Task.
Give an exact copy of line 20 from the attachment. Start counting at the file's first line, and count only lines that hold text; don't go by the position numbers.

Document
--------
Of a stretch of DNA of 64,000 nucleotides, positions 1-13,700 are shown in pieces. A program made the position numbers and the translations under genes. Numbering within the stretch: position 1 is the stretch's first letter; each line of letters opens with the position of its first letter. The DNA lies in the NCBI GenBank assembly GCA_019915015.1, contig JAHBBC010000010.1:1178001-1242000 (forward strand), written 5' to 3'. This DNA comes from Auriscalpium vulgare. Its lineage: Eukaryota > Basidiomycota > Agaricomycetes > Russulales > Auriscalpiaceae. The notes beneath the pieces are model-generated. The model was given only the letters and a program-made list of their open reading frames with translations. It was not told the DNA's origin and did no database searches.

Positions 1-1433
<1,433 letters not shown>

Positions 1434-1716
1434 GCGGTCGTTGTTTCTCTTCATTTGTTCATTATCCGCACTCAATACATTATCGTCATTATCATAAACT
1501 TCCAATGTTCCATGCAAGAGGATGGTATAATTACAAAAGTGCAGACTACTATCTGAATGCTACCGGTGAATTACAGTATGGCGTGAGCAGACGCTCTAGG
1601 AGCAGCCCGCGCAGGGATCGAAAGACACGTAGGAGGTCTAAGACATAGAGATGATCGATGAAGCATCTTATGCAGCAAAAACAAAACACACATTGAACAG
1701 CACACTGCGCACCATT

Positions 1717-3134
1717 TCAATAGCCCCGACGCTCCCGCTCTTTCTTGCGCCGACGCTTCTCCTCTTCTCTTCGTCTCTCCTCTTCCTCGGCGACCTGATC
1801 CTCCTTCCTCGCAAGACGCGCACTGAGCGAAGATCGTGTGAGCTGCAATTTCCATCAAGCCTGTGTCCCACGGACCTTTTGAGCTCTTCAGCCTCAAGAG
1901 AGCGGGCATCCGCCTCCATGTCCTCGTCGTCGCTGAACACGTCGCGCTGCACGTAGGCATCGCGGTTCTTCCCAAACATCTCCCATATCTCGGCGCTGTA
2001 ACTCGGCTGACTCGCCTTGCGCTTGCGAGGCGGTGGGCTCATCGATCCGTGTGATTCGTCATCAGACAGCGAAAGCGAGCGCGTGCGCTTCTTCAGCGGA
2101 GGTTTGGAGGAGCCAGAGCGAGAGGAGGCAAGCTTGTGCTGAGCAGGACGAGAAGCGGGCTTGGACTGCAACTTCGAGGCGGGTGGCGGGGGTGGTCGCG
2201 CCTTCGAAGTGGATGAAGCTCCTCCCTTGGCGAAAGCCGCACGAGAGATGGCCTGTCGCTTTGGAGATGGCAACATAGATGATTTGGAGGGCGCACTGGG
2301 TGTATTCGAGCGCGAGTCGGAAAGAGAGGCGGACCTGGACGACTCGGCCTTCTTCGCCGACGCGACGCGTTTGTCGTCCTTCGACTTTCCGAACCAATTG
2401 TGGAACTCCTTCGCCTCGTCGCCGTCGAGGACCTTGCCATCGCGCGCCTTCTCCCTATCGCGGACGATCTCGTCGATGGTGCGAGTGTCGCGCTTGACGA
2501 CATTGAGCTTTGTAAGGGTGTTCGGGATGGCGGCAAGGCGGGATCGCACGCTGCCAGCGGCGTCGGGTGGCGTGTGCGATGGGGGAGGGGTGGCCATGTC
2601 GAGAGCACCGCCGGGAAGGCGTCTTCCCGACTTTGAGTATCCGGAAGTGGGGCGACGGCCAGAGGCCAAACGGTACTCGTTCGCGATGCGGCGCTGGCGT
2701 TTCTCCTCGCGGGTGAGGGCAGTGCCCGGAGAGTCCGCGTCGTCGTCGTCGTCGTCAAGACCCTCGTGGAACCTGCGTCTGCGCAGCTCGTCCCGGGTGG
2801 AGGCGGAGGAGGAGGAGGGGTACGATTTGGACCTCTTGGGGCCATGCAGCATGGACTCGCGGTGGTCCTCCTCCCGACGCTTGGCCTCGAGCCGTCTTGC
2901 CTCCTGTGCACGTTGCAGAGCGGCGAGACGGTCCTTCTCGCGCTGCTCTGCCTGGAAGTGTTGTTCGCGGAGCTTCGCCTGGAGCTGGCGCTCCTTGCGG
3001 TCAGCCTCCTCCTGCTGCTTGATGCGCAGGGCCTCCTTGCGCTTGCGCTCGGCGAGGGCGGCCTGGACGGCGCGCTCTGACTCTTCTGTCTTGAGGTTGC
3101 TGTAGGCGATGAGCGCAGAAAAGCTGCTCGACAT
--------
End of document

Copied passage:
2701 TTCTCCTCGCGGGTGAGGGCAGTGCCCGGAGAGTCCGCGTCGTCGTCGTCGTCGTCAAGACCCTCGTGGAACCTGCGTCTGCGCAGCTCGTCCCGGGTGG